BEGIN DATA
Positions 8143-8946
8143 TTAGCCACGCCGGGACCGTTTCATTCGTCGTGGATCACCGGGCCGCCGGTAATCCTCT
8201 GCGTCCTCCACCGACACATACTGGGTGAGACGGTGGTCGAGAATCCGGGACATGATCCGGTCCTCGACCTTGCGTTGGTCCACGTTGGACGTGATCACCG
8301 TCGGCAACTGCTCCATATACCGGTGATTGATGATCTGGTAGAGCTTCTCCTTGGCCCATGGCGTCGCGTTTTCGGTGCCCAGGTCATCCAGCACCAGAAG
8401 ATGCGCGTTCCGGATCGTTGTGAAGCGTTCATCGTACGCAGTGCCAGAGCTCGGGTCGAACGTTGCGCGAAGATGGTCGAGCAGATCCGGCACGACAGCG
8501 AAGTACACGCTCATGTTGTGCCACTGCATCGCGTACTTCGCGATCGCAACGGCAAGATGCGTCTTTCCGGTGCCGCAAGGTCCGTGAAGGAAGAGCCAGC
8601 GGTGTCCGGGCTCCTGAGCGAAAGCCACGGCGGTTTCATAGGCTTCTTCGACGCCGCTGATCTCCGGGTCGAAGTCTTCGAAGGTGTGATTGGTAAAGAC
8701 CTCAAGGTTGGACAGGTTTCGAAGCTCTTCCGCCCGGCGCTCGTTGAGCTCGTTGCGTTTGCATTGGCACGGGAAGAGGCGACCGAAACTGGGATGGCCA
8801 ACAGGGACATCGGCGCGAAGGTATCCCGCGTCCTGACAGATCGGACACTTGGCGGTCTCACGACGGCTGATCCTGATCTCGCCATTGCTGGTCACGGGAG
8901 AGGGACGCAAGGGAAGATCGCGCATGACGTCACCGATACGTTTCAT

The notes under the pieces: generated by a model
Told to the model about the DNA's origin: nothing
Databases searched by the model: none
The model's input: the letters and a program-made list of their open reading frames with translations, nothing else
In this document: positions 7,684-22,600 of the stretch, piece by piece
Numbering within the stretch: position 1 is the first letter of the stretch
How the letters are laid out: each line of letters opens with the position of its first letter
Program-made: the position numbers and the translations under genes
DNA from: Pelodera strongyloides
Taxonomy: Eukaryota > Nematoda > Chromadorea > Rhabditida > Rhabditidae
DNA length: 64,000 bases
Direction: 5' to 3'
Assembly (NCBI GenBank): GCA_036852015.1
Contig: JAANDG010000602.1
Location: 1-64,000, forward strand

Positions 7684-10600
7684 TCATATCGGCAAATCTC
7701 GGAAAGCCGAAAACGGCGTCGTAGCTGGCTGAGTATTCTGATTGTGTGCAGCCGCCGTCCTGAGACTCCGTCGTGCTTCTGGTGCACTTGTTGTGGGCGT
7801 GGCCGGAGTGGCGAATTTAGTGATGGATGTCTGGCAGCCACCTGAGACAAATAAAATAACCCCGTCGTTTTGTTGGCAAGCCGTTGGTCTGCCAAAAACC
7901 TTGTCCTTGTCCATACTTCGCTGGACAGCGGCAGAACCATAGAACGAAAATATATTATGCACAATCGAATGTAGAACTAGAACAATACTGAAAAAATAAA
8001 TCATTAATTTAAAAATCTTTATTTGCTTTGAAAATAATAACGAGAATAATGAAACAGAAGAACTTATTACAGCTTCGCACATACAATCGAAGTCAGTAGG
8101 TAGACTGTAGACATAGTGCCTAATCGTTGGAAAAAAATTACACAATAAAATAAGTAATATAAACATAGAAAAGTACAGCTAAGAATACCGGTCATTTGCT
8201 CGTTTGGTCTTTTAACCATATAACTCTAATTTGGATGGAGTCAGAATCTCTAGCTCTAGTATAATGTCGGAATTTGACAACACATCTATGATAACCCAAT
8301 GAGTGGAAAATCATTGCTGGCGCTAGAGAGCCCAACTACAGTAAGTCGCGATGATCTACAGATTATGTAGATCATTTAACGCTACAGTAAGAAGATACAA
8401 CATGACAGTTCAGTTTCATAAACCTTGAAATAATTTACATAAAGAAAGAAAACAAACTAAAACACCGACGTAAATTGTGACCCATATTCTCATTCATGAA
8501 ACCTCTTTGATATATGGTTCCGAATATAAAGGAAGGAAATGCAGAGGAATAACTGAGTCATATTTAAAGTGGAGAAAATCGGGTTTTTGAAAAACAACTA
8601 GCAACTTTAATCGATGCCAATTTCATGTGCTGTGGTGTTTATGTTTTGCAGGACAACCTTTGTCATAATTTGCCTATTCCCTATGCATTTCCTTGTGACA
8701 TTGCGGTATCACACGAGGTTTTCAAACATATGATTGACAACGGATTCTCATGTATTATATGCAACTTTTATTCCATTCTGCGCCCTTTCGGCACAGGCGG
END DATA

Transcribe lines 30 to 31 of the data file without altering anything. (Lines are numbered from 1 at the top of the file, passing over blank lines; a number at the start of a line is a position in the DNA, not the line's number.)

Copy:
7901 TTGTCCTTGTCCATACTTCGCTGGACAGCGGCAGAACCATAGAACGAAAATATATTATGCACAATCGAATGTAGAACTAGAACAATACTGAAAAAATAAA
8001 TCATTAATTTAAAAATCTTTATTTGCTTTGAAAATAATAACGAGAATAATGAAACAGAAGAACTTATTACAGCTTCGCACATACAATCGAAGTCAGTAGG